The Milwaukee Bucks could have clinched a first-round playoff win Wednesday if they had defeated the Orlando Magic. However, as tip-off neared and no Bucks players could be found practicing on the court, it was clear they were getting ready to make history by boycotting the game.
The NBA and NBPA later announced that all three remaining playoff games that were scheduled for Wednesday night were postponed in solidarity, including a game between the Houston Rockets and the Oklahoma Thunder. Russell Westbrook of the Rockets and Thunder player and NBPA President Chris Paul met before the game was scheduled to support the boycott. The ripple effect from the Bucks is likely going to be remembered as a seminal moment for athletes engaging in direct action.
The Bucks decided to forego playing to demand action after police in Kenosha, Wisconsin (located forty miles from Milwaukee) nearly killed Jacob Blake after shooting him in the back seven times in front of three of his children. After the footage of the shooting was released, several NBA players and coaches offered emotional pleas to stop police violence.
After the Clippers-Mavericks game Tuesday, Clippers coach Doc Rivers spoke movingly to reporters about the need for justice. “It’s amazing why we keep loving this country, and this country does not love us back.” Rivers mentioned that his own father was a police officer. “We’re not trying to defund [the police] and take all their money away. We’re trying to get them to protect us, just like they protect everybody else.”
Donovan Mitchell of the Utah Jazz also spoke to reporters about the video. “This is bigger than the game,” Mitchell said. He had previously tweeted about what happened to Blake. “WE DEMAND JUSTICE! ITS CRAZY I DONT HAVE ANY WORDS BUT WTF MAN! THIS IS WHY WE DON’T FEEL SAFE!!!!” After the Bucks announced their boycott, he voiced solidarity via Twitter as well.
Several current and former players, including from the Milwaukee Bucks, have been victims of police brutality. In the Players Tribune, Bucks player Sterling Brown wrote about having a cop kneel on his neck and stand on his ankle, then tase him after he illegally parked his car in a handicapped spot outside a Walgreens. In his essay, Brown also wrote about rejecting a $400,000 settlement offer from the city of Milwaukee. He felt it was important not to say silent.
Throughout the NBA bubble season, many NBA players and coaches have been outspoken about supporting the Black Lives Matter movement and taking action against social injustice. LeBron James, along with other athletes, started an organization “More Than A Vote,” to protect the voting rights for African Americans. When the NBA resumed its season, every single player in the first two games kneeled during the anthem and wore “Black Lives Matter” shirts.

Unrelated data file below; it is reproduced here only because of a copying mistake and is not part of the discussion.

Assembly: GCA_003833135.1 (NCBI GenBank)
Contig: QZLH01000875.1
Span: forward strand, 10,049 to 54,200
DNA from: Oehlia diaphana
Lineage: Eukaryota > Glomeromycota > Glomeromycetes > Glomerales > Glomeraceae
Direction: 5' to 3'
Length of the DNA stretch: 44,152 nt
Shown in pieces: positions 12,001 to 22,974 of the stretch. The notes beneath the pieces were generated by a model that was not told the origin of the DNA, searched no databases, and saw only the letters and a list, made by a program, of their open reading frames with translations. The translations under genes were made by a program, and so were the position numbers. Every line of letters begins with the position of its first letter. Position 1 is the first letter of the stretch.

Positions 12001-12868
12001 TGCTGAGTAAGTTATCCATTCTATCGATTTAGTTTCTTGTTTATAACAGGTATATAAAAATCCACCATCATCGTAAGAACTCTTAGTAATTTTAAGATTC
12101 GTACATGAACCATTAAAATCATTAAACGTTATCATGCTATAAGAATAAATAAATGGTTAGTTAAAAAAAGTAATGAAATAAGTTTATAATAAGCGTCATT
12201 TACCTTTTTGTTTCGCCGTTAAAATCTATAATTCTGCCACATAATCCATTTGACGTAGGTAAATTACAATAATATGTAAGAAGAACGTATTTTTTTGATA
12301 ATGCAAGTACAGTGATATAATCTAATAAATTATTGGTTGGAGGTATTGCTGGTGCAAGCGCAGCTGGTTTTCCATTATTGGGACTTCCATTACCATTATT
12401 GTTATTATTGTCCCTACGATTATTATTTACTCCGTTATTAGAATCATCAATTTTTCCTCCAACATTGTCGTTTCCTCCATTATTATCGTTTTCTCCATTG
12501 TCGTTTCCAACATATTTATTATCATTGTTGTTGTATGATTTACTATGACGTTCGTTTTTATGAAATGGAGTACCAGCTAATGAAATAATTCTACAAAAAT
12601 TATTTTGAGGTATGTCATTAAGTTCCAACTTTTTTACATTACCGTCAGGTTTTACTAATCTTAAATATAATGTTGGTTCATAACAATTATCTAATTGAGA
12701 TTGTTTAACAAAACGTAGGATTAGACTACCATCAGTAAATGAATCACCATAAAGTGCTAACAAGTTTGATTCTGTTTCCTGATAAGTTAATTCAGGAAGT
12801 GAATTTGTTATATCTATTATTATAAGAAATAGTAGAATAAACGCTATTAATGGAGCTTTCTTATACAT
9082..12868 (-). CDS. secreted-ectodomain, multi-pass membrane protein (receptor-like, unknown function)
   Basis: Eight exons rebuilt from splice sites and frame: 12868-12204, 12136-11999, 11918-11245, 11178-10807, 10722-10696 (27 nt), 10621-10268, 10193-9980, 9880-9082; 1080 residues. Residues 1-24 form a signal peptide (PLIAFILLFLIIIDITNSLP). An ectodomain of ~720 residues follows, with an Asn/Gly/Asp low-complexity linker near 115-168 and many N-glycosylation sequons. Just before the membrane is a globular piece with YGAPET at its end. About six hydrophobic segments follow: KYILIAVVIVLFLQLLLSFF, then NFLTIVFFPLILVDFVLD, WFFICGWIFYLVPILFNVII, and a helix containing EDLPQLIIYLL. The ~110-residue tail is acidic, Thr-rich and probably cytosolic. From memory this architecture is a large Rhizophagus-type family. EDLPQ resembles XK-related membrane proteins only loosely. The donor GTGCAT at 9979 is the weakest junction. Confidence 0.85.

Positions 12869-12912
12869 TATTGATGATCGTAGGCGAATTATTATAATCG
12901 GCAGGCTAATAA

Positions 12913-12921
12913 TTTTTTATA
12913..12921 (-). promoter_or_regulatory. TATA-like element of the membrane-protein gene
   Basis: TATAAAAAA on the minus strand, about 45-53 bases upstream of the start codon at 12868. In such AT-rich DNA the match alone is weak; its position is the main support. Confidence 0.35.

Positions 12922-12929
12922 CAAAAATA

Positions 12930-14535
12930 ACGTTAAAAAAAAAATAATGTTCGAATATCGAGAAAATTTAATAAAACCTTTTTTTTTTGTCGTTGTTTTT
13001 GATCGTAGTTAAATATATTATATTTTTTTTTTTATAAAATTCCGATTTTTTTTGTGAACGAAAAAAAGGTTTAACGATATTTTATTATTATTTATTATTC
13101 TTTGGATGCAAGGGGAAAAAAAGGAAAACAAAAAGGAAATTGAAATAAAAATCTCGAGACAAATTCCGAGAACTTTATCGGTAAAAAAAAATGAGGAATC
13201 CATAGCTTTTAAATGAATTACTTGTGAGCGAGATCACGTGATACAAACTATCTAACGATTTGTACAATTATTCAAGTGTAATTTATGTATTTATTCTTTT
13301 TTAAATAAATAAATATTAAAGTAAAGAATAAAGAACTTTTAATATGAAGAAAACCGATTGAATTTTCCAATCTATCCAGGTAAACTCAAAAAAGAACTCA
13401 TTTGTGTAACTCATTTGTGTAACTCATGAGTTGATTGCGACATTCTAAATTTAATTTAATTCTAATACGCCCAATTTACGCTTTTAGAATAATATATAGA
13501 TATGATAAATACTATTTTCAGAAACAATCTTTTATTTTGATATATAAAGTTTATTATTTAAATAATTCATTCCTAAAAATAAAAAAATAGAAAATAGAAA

In Texas, progressives cheered on the NBA boycott. The Texas Democratic Party tweeted their support and thanks to the Houston Rockets. “This is bigger than basketball. This is life [and] death.” Julián Castro, who talked about police reform extensively when he ran for president, also applauded the NBA players. “Progress is often uncomfortable. Hearts and minds don’t change easily. It takes bold leaders putting their reputations on the line to get things done,” he wrote on Twitter.
Mark Cuban, owner of the Dallas Mavericks, told KDFW that he would support the Mavericks joining the boycott. “Of course I would support my team. A lot of things in life are more important than basketball. And I’ll support action [NBA] players put in place to try to effect change.”
As news of the NBA strike continued to reverberate last night, MLB team the Milwaukee Brewers announced they would also not be playing. They were set to play the Cincinnati Reds who agreed to a no-forfeit in solidarity. Two other MLB games were also postponed.
In the WNBA, the boycotts continued. Players from the Washington Mystics had arrived to the arena in shirts that spelled out “Jacob Blake” with seven bullet holes in the back. Several WNBA players have been supportive of the Black Lives Matter movement, which is notable given the co-owner of the Atlanta Dream is Sen. Kelly Loeffler, who has criticized their actions.
What happens next is unclear. Allegedly, the L.A. Clippers and Lakers voted to strike for the rest of the playoffs, with LeBron James taking an active role in wanting to end the season. Sports has long been a platform for activism, and this strike is a gigantic statement about the need for change.
Photo: Kim Klement – Pool/Getty Images